Jason Rezaian was set to face espionage charges in Tehran with only his lawyer by his side. His brother and employer have voiced concerns that making the trial private could allow a miscarriage of justice.
Ahead of the trial of the Washington Post's imprisoned Tehran bureau chief Jason Rezaian on Tuesday, the journalist's brother has announced that the proceedings would be closed to the public.
The Iranian-American Rezaian was arrested for espionage - including disseminating anti-Tehran propaganda and collaborating with hostile governments, charges the United States and the Washington Post have branded absurd.
"I think the only reason you could possibly imagine that the trial would be closed would be to prevent people from seeing the lack of evidence," Ali Rezaian said late Monday according to news agency Reuters, adding that his brother had lost 40 pounds (18 kg) since his arrest last July and subsequent stint in Tehran's notorious Evin prison.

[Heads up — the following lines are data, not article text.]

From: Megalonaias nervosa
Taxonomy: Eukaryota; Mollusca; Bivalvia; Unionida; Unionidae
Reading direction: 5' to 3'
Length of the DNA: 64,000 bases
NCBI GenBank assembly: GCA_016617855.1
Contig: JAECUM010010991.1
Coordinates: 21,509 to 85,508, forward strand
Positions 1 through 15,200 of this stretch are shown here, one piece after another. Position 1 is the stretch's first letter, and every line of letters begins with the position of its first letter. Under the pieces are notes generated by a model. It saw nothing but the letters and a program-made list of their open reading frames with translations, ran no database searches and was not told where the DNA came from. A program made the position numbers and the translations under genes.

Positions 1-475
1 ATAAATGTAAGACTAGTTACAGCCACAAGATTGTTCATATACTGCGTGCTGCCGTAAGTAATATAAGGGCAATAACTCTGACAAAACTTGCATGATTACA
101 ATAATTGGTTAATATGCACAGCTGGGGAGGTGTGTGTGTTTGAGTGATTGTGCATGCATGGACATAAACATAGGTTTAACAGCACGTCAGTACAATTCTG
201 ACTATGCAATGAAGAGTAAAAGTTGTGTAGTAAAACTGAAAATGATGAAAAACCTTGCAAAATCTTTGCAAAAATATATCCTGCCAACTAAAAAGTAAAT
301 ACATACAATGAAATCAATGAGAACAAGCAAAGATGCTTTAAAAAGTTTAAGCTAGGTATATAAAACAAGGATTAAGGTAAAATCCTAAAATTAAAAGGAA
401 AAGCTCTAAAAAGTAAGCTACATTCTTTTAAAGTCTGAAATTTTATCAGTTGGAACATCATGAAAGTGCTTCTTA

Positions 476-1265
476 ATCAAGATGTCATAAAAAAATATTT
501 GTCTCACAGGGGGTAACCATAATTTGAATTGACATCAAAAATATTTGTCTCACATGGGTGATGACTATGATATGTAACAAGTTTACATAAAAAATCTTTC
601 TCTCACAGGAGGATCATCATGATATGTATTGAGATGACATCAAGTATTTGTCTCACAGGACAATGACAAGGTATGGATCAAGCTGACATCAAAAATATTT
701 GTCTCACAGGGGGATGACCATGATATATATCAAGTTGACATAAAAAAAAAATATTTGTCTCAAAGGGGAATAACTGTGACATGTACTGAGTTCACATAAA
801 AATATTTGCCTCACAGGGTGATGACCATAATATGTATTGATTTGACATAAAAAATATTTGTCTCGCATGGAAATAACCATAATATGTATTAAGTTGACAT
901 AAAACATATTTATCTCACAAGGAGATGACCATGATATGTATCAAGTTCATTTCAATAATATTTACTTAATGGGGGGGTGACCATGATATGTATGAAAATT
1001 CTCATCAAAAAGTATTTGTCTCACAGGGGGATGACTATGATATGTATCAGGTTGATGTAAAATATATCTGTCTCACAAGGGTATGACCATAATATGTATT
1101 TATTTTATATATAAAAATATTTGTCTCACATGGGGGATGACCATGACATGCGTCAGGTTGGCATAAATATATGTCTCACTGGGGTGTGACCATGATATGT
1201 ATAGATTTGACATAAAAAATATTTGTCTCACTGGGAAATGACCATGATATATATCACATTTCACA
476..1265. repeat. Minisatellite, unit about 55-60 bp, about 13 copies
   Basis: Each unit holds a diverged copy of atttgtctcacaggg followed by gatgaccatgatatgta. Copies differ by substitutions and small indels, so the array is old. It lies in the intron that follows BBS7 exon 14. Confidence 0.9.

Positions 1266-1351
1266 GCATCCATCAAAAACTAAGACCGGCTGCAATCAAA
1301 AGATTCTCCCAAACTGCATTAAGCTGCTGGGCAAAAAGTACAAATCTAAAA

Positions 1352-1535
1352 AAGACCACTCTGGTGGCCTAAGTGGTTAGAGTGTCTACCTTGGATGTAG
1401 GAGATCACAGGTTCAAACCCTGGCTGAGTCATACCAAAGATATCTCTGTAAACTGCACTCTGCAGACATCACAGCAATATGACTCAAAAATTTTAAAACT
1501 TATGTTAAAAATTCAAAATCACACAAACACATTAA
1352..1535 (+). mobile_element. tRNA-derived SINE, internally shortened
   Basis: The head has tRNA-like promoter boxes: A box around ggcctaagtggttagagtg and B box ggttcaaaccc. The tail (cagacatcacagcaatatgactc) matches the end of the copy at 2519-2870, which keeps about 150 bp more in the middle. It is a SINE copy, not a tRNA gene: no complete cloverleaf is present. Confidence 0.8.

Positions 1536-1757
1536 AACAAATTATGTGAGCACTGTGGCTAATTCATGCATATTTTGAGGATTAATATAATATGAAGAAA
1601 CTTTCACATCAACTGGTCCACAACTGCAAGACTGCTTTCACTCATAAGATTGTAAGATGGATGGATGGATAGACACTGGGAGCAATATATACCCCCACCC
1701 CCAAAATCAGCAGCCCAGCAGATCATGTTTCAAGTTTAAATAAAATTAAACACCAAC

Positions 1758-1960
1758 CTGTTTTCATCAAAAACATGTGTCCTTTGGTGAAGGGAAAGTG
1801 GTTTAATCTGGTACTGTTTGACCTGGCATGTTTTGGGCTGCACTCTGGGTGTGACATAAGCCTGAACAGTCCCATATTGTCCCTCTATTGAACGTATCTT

The 39-year-old Californian was arrested along with his wife, the journalist Yeganeh Salehi (pictured above next to Rezaian), and two other Iranian-Americans. Salehi was released on bail in October.
'Shameful acts of injustice'
Martin Baron, the executive director of the Washington Post, decried the "shameful acts of injustice" being perpetrated against Rezaian, and slammed the decision not to allow the public access to the trial.
"Now we learn his trial will be closed to the world. And so it will be closed to the scrutiny it fully deserves," Baron said.
"Jason's mother, Mary, who has spent the last two weeks in Tehran awaiting the trial, will not be permitted to attend. His wife, Yeganeh, who faces related charges, will also be barred; she is to be tried separately."
Rezaian's lawyer Leila Ahsan said that the charges against her client lack any "justifiable proof" while US President Barack Obama has described them as "vague" and pressed Tehran for the journalist's release.
es/ng (AFP, Reuters)